Animal of the Issue: Elk


By Jess Megna

Elk (Cervus canadensis) are the largest species within the deer family and the largest mammals in North America. They are also known as wapiti, which is a Native American term that means “light-colored deer”.

Elk are indigenous to Europe, Asia, and parts of North America. They are herbivores that inhabit mountainous regions and heavily wooded areas. Some herds have been reintroduced to the eastern United States (one being in Elk County, Pennsylvania).

According to the U.S. Geological Survey, a group of elk is called a gang. They can reach four to five feet in height with a male’s antlers reaching an additional four feet. Throughout the year, the males (bulls) will remain separated from the females (cows).

The mating season for elk is called the rut and occurs in the late summer. During this time, the bulls clash antlers in violent battles that tear away the velvet on the bulls’ antlers.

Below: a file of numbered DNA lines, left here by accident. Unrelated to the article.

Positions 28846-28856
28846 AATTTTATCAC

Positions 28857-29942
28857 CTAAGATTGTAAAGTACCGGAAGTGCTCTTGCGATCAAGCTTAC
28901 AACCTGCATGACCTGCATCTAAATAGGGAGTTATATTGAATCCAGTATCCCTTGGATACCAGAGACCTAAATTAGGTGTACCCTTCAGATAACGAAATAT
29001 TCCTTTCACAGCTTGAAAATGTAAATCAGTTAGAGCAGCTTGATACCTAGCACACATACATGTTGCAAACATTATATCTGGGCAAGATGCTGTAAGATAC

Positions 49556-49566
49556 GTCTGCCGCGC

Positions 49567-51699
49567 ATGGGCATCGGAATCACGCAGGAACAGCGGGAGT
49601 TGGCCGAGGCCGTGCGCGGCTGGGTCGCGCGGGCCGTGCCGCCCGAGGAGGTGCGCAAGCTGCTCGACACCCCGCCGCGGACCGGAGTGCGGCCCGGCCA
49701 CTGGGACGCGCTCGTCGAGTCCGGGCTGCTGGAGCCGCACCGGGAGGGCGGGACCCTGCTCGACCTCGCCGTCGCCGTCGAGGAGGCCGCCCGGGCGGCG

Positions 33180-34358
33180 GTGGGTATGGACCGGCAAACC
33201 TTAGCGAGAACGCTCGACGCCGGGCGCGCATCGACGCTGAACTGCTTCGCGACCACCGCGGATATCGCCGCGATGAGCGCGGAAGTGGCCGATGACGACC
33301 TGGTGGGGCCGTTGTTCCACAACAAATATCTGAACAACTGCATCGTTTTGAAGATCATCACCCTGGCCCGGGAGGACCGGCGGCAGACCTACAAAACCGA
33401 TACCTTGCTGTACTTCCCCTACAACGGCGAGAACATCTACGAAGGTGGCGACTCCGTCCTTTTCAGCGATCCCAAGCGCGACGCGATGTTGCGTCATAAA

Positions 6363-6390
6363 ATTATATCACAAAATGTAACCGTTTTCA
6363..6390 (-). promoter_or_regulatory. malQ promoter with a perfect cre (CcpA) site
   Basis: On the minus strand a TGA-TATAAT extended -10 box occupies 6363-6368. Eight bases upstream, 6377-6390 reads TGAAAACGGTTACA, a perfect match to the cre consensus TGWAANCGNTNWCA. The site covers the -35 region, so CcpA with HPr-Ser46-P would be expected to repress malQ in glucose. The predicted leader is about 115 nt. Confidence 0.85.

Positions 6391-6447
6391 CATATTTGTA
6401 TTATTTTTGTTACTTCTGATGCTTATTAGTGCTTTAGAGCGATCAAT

In some cases, these battles can cause the losing bull to be rejected from the herd as an outcast, and he will have to brave the winter alone.  Ultimately, these battles determine which bull will lead the herd.

Bull elk attract the female elk during the rut with their bugling, which echoes through the meadows and forests for miles. Scientists consider this an environmental adaptation because elk live in open spaces where sound can travel easily.

Elk have one to two offspring. A baby elk is called a calf, and after two week they are able to join the herd. Calves are born spotted and lose their spots by the end of the summer.

The nearest place to spot an elk herd is Elk County Pennsylvania. Along the Elk Scenic Drive there are 23 sites to view elk in the region. This scenic route stretches 127 miles and is found off of I-80.

To learn more about elk in Pennsylvania, visit